Why You Shouldn’t Miss Your Chance to Kayak in the Arctic

What makes an Arctic kayaking experience so special? You’ll slow down and truly immerse yourself in the sights, sounds, and sensations of this special place. Find out more about what to expect from Adventure Canada’s kayak program and what you can do to prepare for this unique, once-in-a-lifetime experience.
Kayaks Devon Island Croker Bay Nunavut Arctic

© Dennis Minty

Kayaking at Croker Bay, Devon Island, Nunavut

I started kayaking in Fort Smith, Northwest Territories after I met my spouse, John Blyth. He was a white-water kayaker here on the Slave River, which has some of the biggest white-water in the world. When we started dating, he took me to the community’s swimming pool with some small white-water kayaks, taught me how to roll, and when spring came, he took me on the river.

In 2007, there was a large-scale hydro dam proposal for the Slave River, which would eliminate most of the rapid corridor. Some people in the area actually liked the proposal, because they were afraid of the rapids and the big water. So, in 2008, as a positive protest, our small group of friends revived the Fort Smith Paddling Club and created a festival called Slave River Paddlefest. Our goal was to show local people how rich, beautiful, and important this rapid corridor is, in hopes of sparking a desire to conserve the natural character of the river.

Gen Cote and John Blythe polar plunge Greenland

© Jessie Brinkman Evans

Geneviève Côté and her spouse John Blythe (and their soon-to-be-born son) get ready for a polar dip.

For years, we volunteered our time every summer to instruct kayaking to as many local people as possible. We taught many people how to read the different shapes of moving water, showed them the great swimming beaches where families could take their kids on a hot day, and during our club nights, hundreds of folks paddled a big but easy Class 3 wave train called the playground.

We felt that if we could introduce a broad range of people to the sport, we could help take some of the fear away. Over the years, I have heard from dozens of people, born and raised in Fort Smith, who told me it was their first time going to such beautiful gathering places along the river and how exceptional their experience was. They said they had no idea these places existed, as they were never allowed to go near it growing up. It’s been very rewarding, and the hydro proposal has been shelved for economic reasons for the time being.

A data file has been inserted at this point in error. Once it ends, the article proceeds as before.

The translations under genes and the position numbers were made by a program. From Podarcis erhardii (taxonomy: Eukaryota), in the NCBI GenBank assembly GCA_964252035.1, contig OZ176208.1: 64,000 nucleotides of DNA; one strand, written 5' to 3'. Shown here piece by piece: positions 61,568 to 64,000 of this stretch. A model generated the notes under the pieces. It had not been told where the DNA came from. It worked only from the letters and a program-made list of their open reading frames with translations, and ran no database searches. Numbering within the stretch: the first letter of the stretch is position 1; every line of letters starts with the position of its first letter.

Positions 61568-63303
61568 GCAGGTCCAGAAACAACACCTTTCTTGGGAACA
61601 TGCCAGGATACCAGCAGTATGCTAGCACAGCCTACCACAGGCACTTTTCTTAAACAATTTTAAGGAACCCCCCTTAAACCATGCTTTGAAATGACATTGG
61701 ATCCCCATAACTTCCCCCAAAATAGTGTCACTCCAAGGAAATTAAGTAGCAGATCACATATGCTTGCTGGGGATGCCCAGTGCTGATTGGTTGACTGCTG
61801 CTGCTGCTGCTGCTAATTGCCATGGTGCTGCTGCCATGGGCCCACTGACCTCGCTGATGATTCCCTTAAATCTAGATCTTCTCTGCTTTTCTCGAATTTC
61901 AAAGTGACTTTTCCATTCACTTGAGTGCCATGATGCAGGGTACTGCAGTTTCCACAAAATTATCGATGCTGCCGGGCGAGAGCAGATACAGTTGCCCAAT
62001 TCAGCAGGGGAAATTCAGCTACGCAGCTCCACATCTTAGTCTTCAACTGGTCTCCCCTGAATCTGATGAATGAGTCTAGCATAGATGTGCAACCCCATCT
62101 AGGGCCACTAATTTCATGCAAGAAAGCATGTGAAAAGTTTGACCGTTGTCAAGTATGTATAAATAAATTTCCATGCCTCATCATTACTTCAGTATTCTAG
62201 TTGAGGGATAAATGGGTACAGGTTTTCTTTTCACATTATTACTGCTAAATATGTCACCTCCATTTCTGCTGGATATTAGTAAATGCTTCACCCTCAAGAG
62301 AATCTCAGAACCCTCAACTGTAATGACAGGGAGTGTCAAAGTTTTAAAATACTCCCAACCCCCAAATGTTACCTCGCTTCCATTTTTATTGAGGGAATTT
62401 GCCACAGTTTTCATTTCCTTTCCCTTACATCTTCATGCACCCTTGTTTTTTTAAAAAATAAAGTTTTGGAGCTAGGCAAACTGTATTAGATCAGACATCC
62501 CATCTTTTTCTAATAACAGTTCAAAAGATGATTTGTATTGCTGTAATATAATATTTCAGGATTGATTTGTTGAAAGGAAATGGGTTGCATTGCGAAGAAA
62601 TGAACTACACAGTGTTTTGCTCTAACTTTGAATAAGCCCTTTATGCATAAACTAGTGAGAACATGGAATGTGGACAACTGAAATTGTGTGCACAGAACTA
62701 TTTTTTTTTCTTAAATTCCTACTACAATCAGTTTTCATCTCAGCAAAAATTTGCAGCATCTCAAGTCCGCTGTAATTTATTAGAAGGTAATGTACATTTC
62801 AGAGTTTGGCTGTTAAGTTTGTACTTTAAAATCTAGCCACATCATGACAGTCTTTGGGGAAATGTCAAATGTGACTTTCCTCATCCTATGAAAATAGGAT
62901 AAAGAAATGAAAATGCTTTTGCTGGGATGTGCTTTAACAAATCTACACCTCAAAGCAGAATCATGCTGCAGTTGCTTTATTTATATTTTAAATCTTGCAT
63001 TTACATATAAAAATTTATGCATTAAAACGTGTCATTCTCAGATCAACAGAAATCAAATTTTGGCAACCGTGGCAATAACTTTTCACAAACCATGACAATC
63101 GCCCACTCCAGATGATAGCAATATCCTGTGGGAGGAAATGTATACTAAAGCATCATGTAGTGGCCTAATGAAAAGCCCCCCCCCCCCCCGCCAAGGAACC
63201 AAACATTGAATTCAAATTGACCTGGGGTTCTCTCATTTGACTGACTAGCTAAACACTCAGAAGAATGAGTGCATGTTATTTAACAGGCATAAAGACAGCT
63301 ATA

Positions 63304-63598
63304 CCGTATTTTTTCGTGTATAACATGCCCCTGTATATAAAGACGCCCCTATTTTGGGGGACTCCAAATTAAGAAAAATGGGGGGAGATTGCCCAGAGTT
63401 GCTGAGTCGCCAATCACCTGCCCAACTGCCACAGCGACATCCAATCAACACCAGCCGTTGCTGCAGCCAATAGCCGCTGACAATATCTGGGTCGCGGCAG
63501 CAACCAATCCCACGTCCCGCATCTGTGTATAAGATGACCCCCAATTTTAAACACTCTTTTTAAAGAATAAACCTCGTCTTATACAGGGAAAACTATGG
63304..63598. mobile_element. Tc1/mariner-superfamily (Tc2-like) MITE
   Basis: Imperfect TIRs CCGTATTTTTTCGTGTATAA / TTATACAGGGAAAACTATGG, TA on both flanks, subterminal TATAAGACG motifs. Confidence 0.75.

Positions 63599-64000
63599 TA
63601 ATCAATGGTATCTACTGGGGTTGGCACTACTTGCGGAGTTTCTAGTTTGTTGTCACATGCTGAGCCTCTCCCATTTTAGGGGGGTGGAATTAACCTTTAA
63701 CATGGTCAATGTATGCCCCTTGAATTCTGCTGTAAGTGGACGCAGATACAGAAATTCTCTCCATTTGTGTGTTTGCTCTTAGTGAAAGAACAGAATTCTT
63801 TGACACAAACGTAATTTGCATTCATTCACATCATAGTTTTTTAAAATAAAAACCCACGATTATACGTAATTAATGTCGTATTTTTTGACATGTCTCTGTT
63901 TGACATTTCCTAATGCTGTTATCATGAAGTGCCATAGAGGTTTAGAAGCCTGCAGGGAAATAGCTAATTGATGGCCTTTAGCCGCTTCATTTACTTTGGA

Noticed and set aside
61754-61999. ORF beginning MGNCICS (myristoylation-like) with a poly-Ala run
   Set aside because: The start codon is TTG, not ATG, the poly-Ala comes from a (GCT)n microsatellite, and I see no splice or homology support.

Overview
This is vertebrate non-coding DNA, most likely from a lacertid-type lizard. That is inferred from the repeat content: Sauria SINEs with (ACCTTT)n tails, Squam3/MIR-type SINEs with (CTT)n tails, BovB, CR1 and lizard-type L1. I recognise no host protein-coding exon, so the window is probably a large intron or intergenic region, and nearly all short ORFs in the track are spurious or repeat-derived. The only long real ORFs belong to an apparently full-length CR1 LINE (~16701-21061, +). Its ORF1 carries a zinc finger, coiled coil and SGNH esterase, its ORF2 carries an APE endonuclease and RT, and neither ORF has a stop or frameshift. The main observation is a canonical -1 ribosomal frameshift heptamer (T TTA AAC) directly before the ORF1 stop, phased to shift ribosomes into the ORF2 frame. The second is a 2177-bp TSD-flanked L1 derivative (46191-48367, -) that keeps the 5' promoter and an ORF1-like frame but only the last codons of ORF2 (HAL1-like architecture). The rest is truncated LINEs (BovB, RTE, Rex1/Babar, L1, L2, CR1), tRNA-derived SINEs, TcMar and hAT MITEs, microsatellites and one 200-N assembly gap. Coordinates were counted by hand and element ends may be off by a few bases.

Paddling Slave River Gen Cote

Paddling on the Slave River, Northwest Territories

Sea Kayaking with Adventure Canada

My favourite part of being a kayak guide is getting to explore new areas with guests. Even for experienced paddlers, getting to share a new kayaking environment with them is truly wonderful. We take our guests to incredibly special and remote places, sometimes to see glacier fronts and to paddle through bergy bits, or to access areas that are otherwise hard to reach. On all of our Arctic expeditions, we’re paddling in Inuit Nunangat. The qajaq is an ingenious, ancient Inuit creation, and not only do I find it meaningful but, personally, I consider it an honour to get to use this method of transport here in the High Arctic where it comes from.

When we get out into the Arctic waters, I can tell the guests are so excited to dip their paddles. I notice that even the most experienced guests’ eyes fill up with excitement in Arctic waters. It’s so wonderful to share these moments. Seeing that excitement has always fueled my desire to continue being a paddling instructor and guide—I find these feelings so enhanced in the Arctic.

Traditional kayak stand Nuuk Greenland

© Jen Derbach

Modern and traditional qajait in Nuuk, Greenland

What Makes Kayaking in the Arctic Special?

Small-ship expedition cruising is already a personal, intimate travel experience, but kayaking takes this to another level. You’ll get to experience something in a way that very few others get to. It’s very special and unique.

Zodiac cruising is one of my topmost awesome activities to do on an expedition, but kayaking is different. In a kayak, you’re right there at the surface of the water, feeling the push and pull of the tides and the wind. Everything moves slower and you feel so much closer to nature. The air smells crisper, the sounds are sharper. You are more alert and focused, and there are fewer distractions.